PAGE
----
There were times where Lyanco would win the ball and then launch into attack with an unpredictable, elusive dribble. On the ball, he was a maestro, breaking the lines with vertical passes into Pedro and Pedrinho, fizzing passes over the top into Emerson or Bruno Tabata, and avoiding France’s hapless press. With Lyanco acting as a sweeper between Murilo and Iago, he had license to drive forward on the ball and pick out the wingers on the touchline.
This was an entertaining team performance between a number of ridiculously talented Brazil players. The fact that Wendel, Matheus Cunha and Paulinho have been subs in both games speaks volumes about the quality on display here. We saw an array of tricks, flicks, dummies, and flashy combinations between not just the four forwards, but Douglas Luiz, Emerson, and Matheus Henrique as well. Above all, they were having fun.
Whether positioned as a midfielder or as a wingback, Emerson wreaked havoc on Brazil’s right flank. Between him and Antony, poor young Artur Zagre was ripped to pieces all night.
Emerson constantly stretched France’s defense, combining with Antony and Matheus Henrique, offering width while also troubling Zagre and Ghessan with tricky movements.
Brazil’s attacking strategy was largely built on pressing high up and picking the pocket of defenders in possession. The first goal was an example of their aggressive counter-pressing and quick interplay. Tabata won the ball with a great tackle, which bounced into Pedrinho’s direction. Pedrinho hurdled Koindredi’s tackle and advanced to the wing, played it to Pedro, who left it for Tabata with a dummy, who then played it to Antony, who cut back onto his left and steered it into goal with perfect placement.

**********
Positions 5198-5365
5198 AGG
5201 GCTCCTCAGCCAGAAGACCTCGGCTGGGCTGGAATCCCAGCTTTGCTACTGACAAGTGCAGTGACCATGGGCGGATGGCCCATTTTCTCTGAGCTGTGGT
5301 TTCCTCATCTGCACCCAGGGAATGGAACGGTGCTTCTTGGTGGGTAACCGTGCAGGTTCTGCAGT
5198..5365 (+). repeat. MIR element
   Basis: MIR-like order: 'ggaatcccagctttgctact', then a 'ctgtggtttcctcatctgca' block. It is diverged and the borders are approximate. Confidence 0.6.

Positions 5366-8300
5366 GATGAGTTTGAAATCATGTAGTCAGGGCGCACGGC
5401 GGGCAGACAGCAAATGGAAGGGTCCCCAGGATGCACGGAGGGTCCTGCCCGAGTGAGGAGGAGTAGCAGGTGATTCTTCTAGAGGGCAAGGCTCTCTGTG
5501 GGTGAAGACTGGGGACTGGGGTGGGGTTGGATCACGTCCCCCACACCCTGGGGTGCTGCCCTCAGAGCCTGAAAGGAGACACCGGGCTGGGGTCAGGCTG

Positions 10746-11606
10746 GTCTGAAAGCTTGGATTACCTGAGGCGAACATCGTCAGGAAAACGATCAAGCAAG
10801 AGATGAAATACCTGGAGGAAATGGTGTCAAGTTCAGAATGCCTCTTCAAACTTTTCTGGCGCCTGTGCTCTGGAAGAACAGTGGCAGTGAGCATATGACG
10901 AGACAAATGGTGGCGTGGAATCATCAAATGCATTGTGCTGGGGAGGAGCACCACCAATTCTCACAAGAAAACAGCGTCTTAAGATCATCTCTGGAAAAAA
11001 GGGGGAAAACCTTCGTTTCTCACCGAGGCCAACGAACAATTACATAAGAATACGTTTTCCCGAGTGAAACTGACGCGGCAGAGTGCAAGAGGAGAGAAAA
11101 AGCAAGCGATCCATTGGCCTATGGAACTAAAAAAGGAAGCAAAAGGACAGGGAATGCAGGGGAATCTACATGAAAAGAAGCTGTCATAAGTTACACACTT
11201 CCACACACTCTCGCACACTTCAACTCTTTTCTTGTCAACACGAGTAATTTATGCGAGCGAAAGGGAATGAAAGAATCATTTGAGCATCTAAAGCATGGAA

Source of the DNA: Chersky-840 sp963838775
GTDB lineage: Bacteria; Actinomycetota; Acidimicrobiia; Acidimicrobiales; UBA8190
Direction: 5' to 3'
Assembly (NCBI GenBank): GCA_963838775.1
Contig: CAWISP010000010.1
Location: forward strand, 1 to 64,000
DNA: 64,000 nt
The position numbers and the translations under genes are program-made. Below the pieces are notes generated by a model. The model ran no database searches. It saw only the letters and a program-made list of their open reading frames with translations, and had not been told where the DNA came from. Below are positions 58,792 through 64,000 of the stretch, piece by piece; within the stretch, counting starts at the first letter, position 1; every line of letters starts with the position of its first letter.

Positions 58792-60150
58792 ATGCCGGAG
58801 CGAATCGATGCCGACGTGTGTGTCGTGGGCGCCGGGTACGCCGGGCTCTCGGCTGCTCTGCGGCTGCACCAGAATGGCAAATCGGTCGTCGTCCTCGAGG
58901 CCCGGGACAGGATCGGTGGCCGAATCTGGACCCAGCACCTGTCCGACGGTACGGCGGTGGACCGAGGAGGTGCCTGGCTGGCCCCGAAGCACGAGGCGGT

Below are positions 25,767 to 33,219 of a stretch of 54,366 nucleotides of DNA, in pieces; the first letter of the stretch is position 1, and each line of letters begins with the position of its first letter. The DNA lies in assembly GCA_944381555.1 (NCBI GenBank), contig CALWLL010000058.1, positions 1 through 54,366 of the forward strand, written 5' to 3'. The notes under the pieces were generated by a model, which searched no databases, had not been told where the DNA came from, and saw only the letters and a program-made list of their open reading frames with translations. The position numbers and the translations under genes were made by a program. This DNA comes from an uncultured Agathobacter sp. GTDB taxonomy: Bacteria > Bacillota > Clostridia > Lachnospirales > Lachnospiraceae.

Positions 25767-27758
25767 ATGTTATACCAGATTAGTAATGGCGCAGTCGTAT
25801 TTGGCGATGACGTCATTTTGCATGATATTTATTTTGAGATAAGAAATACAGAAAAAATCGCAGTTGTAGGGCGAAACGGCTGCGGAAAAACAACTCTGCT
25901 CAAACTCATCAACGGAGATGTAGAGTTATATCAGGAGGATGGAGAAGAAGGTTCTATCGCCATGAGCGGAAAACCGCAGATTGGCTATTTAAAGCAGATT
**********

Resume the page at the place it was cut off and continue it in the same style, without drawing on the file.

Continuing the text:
Man of the Match
As good as Lyanco, Emerson, and many more were, Antony was the best player on the pitch. He ended the match with 1 goal and 1 assist to his name, but he could’ve doubled both tallies. Whether it was with rainbows, step-overs, his deadly 1v1 ability or his change of pace, Antony enchanted the spectators while terrifying Zagre. He always knew where to run, where to find his teammates with his deadly left foot, and he never stopped pushing for more goals.
While he excelled at cutting inside and playing the likes of Emerson and Matheus Henrique into space, he also didn’t have any issues going wide, stretching the defense with far-post runs and holding off Zagre with his impressive balance and tricky footwork.
Just as they did against Guatemala, Brazil capped off their domination with two late goals, scored by two substitutes—Matheus Cunha and Matheus Vital. As disciplined as they are in their pressing, as calm and talented as they are in their possession, as well-structured and well-positioned as their shape on and off the ball is, the greatest ability of this Brazil team is their ability to entertain. They may have already gotten big-money moves to top 5 European leagues, they may be considered some of the brightest talents in the world, but at the end of the day, they still play like football like they started out playing: on the streets.
By: Zach Lowy